This article was originally featured in The 30 Second Wine Advisor's FoodLetter on Thursday, Dec. 29, 2005.

Italian curried oysters

"It was a brave man that first et an oyster," the 18th Century author Jonathan Swift allegedly said, and it's true: Upon casual examination, neither the stony, hard-to-open shell nor the slimy, gooey-looking creature inside looks much like something that the uninitiated would want to chomp down upon.

But as anyone who's acquired a taste for the appetizing bivalve is well aware, oysters are among the most appealing of shellfish, tender and delicate, with subtle aromas that evoke the ocean, not yesterday's fish.

When you're shopping for seafood, be a skeptical consumer. Buy oysters (and seafood and fish in general) only from vendors you consider absolutely trustworthy, and if possible, smell before you buy. This goes double for those of us who don't live near saltwater, where getting truly fresh seafood can be a challenge ... unless you have a good, quality fishmonger with an honest spirit.

Luckily, we're blessed with some excellent fish shops in this seafood-loving inland town, and we enjoy oysters year-round, or at least in months with "R" in them. I served a batch of plump, sweet beauties from the Pacific Northwest on Christmas Eve, truncating the Italian Feast of the Seven Fishes to the Feast Of A Single Shellfish. I found this modern Italian concept - oysters on a bed of spinach blanketed with a rich sabayon egg-and-cream sauce laced with a whiff of curry - in the recently reviewed Silver Spoon cookbook, and converted it from a starter into a light meal by serving it on a bed of steaming orzo pasta.

INGREDIENTS: (Serves two)

1 bunch spinach
Black pepper
4 ounces (120g) orzo pasta
Eight large fresh shucked oysters with their liquor
1 tablespoon butter
1/2 teaspoon curry powder
5 tablespoons heavy cream
1 egg yolk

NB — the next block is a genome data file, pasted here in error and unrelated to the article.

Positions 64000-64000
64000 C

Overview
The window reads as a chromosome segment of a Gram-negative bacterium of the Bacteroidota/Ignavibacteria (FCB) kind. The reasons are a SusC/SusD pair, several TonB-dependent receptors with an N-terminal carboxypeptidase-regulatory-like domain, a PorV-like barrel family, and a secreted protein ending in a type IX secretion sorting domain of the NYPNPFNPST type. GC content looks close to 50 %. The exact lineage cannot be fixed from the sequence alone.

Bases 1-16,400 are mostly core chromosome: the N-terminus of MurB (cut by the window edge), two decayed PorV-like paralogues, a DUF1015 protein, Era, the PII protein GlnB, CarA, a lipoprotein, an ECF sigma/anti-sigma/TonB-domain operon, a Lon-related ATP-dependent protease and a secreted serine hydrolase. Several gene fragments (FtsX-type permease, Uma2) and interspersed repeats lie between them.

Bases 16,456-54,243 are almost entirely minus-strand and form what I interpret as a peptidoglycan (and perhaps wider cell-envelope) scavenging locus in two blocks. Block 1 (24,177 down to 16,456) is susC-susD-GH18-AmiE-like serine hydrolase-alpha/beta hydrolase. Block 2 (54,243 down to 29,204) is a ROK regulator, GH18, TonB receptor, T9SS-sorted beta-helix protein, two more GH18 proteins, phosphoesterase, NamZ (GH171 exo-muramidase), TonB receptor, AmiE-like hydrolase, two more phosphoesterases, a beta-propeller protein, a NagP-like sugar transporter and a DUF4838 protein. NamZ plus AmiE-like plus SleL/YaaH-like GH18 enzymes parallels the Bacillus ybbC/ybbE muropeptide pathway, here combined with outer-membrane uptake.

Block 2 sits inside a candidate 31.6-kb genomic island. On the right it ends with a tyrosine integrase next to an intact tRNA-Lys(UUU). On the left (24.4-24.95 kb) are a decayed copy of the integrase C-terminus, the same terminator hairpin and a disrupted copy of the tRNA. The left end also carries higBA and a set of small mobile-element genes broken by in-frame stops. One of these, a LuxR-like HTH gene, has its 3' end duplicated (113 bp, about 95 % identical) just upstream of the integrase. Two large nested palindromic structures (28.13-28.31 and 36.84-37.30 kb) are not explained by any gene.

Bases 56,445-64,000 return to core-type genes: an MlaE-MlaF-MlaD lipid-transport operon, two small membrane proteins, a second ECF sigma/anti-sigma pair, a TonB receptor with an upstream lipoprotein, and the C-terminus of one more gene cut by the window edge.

1. Start with the spinach, the one step that can be done in advance and kept warm. Rinse it very well, then put the leaves in a pot with only the water clinging to them, add a little salt, and cook over high heat for just a few moments, only until the spinach wilts. Drain and chop fine, then stir in 1 tablespoon of the cream and blend into a smooth puree with stand or stick blender. Set aside and keep warm.

2. Bring a large pot of salted water to a boil and put in the pasta, stirring once or twice.

3. While the pasta is cooking, put the oysters and their liquor into another pot; bring to a very gentle simmer and heat just until the oysters are cooked through, no more than 3 to 5 minutes.

4. Meanwhile, make a simple sabayon with the remaining ingredients: Melt the butter in a small skillet, stir in the curry powder and set aside. Put a metal bowl into a pot containing a small amount of water to make a double boiler, and put in the remaining 4 ounces of heavy cream and the egg yolk. Heat this assembly gently over a medium flame, whisking constantly until the egg and cream emulsify into a thick sauce ("sabayon"). You're not looking for whipped cream, just a rich sauce. Stir in the curry butter and whisk until it's smooth. This won't hold for long without "breaking" into a curdled mess, so try to make it at the last minute before serving. However, if it does curdle, whisking in a little more butter should put it right.

5. Assemble the dish by putting the cooked orzo into warm pasta bowls. Put half of the warm spinach puree over each, then lift out and drain the oysters and position them atop the spinach. Ladle the thick sabayon over all and serve at once.

WINE MATCH: Normally oysters call for a crisp, acidic white, and Sancerre or other Loire white is usually my go-to choice, with a bold New Zealand Sauvignon Blanc as another contender. The richness of this dish, though, and the subtle but exotic hint of curry suggest a white that's more robust. For our Christmas Eve dinner, the Chateau Musar 1996 Bekaa Valley white made a super match. I'd also consider one of the more full-bodied Southern Italian whites along the lines of a Fiano or Greco di Tufo.

As I mentioned in a brief "preview" in the Dec. 1 FoodLetter, The Silver Spoon is a recent English translation of Italy's most popular cookbook, an oversize volume with more than 2,000 recipes that focus more on simple home cookery (with modern, international touches) than traditional or restaurant fare. It's currently available from for $26.37, 34 percent off the $39.95 list price; and using this link to buy will return a small commission to us at